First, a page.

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African journal of medicine and medical sciences

Drug utilization and blood pressure control in a population where antihypertensives are given free: effect of policy change.


PMID 23672098

Abstract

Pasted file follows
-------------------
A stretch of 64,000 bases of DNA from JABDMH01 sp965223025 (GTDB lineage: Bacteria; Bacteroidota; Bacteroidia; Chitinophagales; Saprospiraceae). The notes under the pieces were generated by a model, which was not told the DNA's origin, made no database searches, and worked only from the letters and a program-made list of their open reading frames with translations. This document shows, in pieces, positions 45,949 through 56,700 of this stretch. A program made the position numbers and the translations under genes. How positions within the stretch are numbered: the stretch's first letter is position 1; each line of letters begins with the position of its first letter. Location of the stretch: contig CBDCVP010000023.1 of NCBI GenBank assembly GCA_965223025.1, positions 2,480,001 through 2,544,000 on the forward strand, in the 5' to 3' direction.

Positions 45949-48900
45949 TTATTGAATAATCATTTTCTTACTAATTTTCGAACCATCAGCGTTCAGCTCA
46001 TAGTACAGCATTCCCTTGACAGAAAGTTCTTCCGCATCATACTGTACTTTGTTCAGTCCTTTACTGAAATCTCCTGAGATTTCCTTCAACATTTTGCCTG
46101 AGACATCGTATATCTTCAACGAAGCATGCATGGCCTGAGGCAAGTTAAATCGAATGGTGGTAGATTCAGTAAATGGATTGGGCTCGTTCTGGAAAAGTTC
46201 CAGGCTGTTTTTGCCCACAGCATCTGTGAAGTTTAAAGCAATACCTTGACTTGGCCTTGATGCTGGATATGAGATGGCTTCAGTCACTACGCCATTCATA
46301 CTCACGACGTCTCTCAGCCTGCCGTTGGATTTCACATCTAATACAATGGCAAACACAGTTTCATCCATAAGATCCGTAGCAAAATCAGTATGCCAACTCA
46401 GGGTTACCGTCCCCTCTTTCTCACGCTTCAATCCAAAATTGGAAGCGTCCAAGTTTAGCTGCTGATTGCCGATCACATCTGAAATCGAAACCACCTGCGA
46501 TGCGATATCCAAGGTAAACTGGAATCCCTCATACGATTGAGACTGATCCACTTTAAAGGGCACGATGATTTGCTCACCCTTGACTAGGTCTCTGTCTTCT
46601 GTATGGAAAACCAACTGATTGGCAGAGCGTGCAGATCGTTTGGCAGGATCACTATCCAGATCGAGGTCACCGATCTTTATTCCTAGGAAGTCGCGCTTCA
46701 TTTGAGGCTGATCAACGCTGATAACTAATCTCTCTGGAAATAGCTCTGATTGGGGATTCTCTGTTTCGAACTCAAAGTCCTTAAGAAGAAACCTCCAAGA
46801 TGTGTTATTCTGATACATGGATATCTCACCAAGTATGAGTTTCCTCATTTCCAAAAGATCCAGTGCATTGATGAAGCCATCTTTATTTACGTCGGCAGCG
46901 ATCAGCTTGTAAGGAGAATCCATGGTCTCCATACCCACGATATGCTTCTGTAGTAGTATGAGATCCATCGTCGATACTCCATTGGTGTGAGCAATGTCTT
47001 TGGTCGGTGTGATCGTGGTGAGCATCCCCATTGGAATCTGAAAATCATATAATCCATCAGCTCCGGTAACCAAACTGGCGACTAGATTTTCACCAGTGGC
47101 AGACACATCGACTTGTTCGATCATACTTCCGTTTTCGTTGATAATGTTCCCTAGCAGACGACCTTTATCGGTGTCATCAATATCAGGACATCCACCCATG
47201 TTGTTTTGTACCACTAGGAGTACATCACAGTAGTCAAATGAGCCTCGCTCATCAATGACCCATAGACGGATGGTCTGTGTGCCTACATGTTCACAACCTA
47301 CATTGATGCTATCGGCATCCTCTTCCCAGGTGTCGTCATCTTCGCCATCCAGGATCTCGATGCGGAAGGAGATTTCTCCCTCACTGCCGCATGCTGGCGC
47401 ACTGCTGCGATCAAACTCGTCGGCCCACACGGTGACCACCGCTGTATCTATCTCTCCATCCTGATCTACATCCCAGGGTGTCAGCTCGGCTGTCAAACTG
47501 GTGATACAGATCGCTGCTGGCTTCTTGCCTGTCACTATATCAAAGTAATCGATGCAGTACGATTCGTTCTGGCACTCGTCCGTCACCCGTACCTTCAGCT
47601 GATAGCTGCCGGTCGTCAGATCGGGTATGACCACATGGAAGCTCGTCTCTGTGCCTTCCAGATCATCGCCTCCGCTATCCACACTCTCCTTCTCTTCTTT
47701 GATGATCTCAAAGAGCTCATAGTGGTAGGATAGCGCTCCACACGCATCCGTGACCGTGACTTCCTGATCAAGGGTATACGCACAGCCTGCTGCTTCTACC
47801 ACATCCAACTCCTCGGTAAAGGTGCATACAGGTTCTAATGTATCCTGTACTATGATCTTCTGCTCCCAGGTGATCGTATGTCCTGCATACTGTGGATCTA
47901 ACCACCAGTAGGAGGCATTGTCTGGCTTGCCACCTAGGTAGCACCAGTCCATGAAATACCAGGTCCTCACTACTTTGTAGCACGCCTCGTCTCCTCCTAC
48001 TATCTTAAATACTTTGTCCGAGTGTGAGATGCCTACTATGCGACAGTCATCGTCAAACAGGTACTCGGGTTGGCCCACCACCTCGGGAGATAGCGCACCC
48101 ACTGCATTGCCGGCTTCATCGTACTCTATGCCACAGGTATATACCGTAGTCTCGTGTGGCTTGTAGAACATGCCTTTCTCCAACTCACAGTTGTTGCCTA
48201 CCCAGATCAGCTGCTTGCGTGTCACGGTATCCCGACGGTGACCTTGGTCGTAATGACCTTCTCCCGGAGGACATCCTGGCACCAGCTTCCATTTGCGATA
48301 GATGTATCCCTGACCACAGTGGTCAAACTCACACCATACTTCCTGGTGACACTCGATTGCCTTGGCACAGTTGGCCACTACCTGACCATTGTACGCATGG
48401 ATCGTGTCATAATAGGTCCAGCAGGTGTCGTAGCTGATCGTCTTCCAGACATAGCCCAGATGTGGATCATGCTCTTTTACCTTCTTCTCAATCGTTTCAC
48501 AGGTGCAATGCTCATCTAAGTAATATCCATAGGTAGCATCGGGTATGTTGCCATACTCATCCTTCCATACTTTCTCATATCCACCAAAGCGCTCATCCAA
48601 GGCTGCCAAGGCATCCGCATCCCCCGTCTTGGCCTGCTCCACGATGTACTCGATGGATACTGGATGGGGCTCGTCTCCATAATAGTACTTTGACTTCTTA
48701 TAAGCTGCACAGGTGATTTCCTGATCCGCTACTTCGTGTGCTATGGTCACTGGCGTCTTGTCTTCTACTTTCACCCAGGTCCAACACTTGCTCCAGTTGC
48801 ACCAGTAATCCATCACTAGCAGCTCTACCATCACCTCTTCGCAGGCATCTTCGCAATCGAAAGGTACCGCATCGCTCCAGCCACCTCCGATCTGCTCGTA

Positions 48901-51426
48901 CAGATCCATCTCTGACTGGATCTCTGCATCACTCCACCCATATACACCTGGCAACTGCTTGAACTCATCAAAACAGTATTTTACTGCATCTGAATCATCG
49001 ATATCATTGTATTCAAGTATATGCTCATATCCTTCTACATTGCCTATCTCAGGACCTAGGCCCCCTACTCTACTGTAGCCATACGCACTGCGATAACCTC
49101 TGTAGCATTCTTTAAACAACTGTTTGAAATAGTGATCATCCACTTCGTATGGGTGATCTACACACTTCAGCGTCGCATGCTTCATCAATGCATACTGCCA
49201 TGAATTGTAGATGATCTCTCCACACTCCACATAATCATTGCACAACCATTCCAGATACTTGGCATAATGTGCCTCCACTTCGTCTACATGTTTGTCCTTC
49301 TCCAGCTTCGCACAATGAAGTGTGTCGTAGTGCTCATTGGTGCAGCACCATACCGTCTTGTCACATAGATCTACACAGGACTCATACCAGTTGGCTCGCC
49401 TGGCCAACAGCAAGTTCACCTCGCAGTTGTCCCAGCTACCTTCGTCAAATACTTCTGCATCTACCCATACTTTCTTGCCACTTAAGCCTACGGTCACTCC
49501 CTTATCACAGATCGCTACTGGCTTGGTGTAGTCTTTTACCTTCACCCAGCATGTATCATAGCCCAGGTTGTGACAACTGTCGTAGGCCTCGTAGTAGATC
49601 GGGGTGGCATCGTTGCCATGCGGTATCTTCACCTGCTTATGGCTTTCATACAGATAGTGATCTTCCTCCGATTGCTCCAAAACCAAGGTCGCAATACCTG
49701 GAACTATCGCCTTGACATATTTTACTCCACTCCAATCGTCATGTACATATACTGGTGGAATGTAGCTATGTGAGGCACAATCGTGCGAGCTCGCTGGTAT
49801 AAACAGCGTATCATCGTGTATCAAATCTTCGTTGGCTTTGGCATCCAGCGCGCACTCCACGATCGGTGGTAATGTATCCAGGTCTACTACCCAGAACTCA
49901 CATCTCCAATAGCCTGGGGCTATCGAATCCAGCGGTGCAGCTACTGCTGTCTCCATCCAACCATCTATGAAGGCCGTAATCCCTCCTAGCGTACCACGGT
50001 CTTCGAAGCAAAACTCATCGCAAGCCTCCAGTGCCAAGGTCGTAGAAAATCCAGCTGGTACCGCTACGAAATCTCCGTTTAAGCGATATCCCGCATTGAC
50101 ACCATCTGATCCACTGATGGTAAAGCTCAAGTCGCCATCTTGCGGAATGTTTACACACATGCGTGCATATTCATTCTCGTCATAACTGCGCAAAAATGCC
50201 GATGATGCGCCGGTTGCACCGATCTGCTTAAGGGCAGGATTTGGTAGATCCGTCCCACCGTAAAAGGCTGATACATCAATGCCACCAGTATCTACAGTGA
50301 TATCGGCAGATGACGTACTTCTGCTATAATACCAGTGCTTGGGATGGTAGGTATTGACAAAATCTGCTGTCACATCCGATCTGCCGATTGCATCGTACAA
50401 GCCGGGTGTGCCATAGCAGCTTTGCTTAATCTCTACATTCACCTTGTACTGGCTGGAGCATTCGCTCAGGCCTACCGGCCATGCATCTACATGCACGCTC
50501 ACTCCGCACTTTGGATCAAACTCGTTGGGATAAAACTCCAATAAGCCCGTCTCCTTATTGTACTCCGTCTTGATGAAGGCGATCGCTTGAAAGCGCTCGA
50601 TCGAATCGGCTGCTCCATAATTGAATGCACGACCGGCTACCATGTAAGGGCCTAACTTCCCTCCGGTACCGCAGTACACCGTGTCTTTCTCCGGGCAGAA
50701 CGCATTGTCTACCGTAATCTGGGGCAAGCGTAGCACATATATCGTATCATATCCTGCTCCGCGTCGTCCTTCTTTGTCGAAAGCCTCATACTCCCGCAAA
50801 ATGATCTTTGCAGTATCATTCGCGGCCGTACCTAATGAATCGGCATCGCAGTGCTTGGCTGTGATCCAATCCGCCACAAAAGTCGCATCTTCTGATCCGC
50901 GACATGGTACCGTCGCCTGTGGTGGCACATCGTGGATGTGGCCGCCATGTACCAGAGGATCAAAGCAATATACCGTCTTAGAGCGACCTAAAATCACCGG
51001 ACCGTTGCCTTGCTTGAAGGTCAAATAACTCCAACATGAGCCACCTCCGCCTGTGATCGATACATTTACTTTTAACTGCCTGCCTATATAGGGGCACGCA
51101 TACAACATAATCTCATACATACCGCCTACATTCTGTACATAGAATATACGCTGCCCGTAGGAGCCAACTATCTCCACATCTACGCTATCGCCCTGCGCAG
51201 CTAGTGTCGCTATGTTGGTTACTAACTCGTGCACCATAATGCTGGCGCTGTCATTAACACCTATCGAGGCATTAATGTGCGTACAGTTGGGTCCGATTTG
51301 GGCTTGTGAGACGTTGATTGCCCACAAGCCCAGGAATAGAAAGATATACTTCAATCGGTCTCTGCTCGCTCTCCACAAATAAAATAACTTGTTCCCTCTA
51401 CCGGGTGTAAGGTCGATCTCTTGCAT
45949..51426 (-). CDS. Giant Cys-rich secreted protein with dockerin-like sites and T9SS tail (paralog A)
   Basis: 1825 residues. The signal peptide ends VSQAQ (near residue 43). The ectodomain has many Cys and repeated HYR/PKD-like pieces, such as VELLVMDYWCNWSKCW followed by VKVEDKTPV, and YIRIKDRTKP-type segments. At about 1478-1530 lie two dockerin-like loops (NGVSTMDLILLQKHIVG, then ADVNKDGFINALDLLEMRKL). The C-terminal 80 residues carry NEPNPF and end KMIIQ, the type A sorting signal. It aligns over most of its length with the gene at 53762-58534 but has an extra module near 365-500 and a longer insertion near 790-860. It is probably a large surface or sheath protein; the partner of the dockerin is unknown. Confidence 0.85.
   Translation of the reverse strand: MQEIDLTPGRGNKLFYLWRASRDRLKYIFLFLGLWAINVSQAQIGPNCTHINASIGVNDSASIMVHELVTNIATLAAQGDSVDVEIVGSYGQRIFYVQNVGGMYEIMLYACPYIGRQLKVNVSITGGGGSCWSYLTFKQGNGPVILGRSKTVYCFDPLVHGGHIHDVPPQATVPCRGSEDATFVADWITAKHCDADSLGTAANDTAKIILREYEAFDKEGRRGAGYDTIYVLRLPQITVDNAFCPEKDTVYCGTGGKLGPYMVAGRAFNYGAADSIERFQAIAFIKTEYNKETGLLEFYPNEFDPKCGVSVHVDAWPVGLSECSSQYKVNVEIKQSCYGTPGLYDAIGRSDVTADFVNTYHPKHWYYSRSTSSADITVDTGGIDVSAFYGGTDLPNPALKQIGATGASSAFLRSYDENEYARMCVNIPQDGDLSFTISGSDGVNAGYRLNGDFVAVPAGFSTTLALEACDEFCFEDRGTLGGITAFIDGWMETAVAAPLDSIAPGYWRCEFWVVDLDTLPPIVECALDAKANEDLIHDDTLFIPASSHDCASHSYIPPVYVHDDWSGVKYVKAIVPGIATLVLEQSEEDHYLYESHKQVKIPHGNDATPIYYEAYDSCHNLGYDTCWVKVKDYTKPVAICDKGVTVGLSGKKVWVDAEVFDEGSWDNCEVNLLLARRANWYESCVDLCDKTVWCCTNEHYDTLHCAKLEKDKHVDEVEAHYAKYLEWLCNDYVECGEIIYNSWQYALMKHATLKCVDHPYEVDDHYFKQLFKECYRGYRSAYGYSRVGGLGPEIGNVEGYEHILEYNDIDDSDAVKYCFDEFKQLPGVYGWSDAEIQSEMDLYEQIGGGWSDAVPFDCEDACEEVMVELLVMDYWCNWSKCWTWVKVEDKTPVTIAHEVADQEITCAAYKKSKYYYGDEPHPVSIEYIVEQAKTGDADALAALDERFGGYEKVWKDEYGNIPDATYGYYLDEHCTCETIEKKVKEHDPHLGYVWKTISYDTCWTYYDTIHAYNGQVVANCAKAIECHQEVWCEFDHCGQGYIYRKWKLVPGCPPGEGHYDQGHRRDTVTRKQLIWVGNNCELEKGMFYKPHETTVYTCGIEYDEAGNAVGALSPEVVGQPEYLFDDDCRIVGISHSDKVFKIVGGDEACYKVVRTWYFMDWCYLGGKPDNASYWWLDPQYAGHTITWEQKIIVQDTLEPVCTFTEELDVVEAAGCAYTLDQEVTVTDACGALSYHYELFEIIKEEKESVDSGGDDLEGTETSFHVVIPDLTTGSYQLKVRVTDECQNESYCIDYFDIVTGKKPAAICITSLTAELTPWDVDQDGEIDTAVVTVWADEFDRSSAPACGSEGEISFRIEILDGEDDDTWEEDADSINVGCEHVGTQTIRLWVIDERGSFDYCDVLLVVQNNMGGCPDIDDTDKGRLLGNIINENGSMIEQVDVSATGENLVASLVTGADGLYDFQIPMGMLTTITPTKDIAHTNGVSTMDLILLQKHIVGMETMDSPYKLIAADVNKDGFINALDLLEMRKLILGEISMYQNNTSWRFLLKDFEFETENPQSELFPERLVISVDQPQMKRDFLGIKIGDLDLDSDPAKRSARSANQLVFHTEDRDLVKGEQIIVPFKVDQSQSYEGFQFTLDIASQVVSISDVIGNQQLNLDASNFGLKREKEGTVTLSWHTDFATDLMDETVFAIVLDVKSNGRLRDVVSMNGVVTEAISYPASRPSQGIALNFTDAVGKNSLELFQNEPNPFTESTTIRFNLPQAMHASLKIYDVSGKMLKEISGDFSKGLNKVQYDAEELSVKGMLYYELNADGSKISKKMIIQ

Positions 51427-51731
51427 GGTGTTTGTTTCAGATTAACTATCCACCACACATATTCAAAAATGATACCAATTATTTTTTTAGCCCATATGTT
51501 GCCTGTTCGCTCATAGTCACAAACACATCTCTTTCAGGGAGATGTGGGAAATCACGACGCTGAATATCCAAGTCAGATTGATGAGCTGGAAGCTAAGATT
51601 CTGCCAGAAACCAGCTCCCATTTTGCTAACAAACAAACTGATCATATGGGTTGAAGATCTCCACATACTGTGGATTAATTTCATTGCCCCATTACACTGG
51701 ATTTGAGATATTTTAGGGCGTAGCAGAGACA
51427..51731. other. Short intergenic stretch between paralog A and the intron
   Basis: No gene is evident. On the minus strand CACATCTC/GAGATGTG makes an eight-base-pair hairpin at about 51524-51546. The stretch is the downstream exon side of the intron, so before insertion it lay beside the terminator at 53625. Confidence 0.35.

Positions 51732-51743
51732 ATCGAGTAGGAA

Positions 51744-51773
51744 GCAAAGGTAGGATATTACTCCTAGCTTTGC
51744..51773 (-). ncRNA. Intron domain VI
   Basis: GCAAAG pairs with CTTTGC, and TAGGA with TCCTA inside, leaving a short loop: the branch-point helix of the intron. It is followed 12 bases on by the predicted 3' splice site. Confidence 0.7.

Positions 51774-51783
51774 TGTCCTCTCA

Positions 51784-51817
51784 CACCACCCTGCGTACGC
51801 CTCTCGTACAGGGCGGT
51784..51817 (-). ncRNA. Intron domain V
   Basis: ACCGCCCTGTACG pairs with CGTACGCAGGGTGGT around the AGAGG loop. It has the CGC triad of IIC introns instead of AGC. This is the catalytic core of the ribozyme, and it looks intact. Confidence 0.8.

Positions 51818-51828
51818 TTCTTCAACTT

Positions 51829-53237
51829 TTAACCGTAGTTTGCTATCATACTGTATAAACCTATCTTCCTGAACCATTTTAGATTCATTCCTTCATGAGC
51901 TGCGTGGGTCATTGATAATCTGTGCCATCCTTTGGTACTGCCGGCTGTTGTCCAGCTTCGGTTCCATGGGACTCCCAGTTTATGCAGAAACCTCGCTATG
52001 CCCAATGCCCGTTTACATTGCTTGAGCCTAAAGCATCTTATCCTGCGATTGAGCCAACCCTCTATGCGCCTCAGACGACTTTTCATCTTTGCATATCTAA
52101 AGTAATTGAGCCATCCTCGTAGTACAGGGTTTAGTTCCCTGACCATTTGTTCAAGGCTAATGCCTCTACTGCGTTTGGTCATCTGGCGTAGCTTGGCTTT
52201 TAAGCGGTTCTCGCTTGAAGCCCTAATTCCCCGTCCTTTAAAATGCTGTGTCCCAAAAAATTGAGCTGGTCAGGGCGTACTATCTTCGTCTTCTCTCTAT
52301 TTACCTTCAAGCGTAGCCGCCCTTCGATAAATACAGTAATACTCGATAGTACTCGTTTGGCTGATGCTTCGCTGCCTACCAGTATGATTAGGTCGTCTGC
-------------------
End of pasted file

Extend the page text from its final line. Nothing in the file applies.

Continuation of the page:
To assess the current utilization pattern of antihypertensive drugs and blood pressure (BP) control among treated hypertensives where there is a change in payment policy for antihypertensive drugs and to compare with a previous study when drugs were given free in the same setting. A cross sectional study of hypertensive subjects being followed-up in the medical clinic of International Institute for Tropical Agriculture. One hundred and sixteen consecutive hypertensive subjects aged 50.9+/-8.6 years were studied. Eighty two (70.7%) of the subjects were fully controlled on the treatment, while 15 (12.9%) were not controlled at all. Systolic BP alone was controlled in 14 (12.1%) while in 5 (4.3%) subjects the Diastolic BP alone was controlled. Systolic BP was 133.4+/-14.0 (106-186) mmHg, while diastolic was 83.5+/-9.1 (59-110) mmHg. Salt use correlated with and was predictive of BP control, r = 0.336 and r2 = 3.383, p=0.001. Frequency of drug use: Diuretics 79.8%, calcium channel blockers (CCB) 51.8%, alpha-methyldopa 21.9%, angiotensin converting enzyme inhibitors 17.5%, beta-blockers 15.8%, vasodilator 1.8%, and prazosin 0.9%. In this study, twice as many patients as in the previous study had fully controlled blood pressure in spite of the new policy of co-payment. Health education and patient counselling along with availability of free drug could have contributed to improve adherence to antihypertensive drugs. Physicians managing hypertensive patients should pay attention not only to adequate dosing and appropriate combination of drugs but also to health education and patient counselling.

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